Last month, I photographed the group's Nativity performance in the Bergfeld Amphitheatre. It was fantastic.
Many of my photos, however, were less than stellar. Ok, fine, they were stinky.
This was my first time to shoot action in low light. I knew I'd need to crank up the ISO. I used the Canon 28-135mm f/3.5-5.6 IS--a lens with image stabilization and a pretty wide zoom range. While the results were OK, they were soft. And when it comes to photos, I am not a fan of soft.
I was going to post the photos here with some metadata just in case any of you photographers out there had some suggestions. And then, I skimmed through the set and the problems smacked me right in the face: All of these images were captured at around f/5.6 at 1/25 exposure and 1600 ISO.
Mistake #1: I didn't max out my ISO. Well, I thought I had, but later I vaguely remembered reading that 1600 wasn't really the max for the 40D. Yep, I can muster up a whopping 3200 with the right settings. Too bad I hadn't read that one before the show.
(Glaring) Mistakes #2 and #3: An exposure of 1/25 was way too slow even with the IS (image stability) feature. F 3.5 is max on this lens, and I was afraid of running into focus issues by opening it up all they way. Right, because a little more light is really going to hurt me here, huh? Man, sometimes, I can be a real dolt. Next time, I will open that aperture up and shorten the exposure time as much as possible. At least 1/125, if I can get away with that. By the looks of those overblown highlights, I'm thinking I could push it even farther with the higher ISO.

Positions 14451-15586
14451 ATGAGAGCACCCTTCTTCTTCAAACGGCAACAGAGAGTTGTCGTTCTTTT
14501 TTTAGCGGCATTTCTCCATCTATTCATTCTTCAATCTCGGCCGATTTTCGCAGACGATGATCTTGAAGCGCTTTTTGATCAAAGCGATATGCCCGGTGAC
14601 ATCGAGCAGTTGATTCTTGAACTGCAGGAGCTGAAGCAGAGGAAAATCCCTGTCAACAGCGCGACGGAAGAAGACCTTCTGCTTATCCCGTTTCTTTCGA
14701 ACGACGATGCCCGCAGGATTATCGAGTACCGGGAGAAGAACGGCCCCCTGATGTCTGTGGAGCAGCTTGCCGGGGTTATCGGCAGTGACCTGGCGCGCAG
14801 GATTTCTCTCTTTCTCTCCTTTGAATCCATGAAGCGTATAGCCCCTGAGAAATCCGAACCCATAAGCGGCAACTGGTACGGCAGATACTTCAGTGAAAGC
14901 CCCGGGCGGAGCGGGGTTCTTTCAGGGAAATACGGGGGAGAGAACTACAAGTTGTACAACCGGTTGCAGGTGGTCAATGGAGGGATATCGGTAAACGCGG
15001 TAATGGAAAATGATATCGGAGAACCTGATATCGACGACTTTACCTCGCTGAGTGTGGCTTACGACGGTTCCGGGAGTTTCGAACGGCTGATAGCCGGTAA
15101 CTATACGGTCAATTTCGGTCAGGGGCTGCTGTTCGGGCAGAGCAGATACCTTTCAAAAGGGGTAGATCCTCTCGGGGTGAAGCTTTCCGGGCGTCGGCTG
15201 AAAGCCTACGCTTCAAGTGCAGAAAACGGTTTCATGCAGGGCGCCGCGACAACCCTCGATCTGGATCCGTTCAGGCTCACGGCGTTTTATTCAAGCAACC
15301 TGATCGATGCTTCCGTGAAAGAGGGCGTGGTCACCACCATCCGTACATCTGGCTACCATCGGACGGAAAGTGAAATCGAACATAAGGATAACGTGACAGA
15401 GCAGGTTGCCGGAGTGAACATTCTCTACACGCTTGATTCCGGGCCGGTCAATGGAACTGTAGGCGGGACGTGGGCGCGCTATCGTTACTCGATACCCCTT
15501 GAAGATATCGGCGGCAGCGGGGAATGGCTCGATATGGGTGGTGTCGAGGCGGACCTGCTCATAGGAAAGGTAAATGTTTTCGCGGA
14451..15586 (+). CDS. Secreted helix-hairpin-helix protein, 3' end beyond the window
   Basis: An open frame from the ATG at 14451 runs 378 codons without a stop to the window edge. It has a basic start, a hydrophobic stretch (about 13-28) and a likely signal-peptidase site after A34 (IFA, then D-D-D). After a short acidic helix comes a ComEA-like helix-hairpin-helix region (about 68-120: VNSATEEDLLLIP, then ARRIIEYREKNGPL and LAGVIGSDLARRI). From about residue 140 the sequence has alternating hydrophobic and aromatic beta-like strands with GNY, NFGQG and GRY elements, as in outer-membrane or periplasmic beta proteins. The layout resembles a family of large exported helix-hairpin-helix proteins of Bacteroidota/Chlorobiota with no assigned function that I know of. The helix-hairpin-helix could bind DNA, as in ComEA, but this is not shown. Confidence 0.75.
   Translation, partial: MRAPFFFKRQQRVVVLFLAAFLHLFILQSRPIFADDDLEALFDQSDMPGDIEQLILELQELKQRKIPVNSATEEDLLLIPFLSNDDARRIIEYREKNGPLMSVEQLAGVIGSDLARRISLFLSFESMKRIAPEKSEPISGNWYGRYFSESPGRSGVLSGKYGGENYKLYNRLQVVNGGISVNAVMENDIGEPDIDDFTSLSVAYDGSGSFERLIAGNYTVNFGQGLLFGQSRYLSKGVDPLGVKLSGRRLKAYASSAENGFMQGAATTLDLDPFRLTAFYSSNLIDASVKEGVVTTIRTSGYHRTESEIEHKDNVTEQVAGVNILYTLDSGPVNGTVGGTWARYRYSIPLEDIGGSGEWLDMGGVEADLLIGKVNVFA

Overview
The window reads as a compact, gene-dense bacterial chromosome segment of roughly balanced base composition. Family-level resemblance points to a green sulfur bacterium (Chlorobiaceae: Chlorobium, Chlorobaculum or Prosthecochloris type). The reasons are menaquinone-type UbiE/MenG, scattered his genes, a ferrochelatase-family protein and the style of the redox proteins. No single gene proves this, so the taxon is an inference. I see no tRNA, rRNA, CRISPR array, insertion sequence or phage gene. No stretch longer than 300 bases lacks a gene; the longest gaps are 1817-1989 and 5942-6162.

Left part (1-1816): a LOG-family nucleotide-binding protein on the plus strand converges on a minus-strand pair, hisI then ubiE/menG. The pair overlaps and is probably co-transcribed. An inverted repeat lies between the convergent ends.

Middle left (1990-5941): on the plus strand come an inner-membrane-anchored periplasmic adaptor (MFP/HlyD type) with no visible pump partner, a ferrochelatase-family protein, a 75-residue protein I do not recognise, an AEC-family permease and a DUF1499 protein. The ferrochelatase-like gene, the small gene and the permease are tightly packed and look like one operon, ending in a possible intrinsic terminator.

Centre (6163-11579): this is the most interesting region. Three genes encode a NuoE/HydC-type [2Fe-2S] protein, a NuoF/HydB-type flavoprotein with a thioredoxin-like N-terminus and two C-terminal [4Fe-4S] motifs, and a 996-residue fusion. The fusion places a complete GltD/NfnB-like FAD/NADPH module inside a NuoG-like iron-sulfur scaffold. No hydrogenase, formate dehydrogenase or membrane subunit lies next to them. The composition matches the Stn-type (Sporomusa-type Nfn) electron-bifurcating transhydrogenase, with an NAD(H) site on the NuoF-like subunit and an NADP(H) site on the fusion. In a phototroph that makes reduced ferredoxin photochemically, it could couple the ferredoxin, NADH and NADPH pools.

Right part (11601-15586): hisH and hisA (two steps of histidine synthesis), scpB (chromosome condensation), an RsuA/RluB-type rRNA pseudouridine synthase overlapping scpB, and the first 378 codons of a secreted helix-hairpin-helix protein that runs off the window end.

Right after I wrote that last paragraph, this article from MCP Actions popped up in my feed reader. So, at least I'm on the right track. That's another article I wish I'd read last month.
Mistake #4: I trusted the LCD playback. These actually looked pretty good on a 2 x 2.5 in screen. Yes, I know that was foolish. I know.
So now, instead of whining that I don't have one of those fancy L lenses, I can work on using what I've already got to make sharper pictures of moving subjects in very low light. I can also be glad that I still shoot mostly for free. Otherwise, I would have been (even more) sad and embarrassed about the blur.
Any more suggestions? Please, fire away in the comments.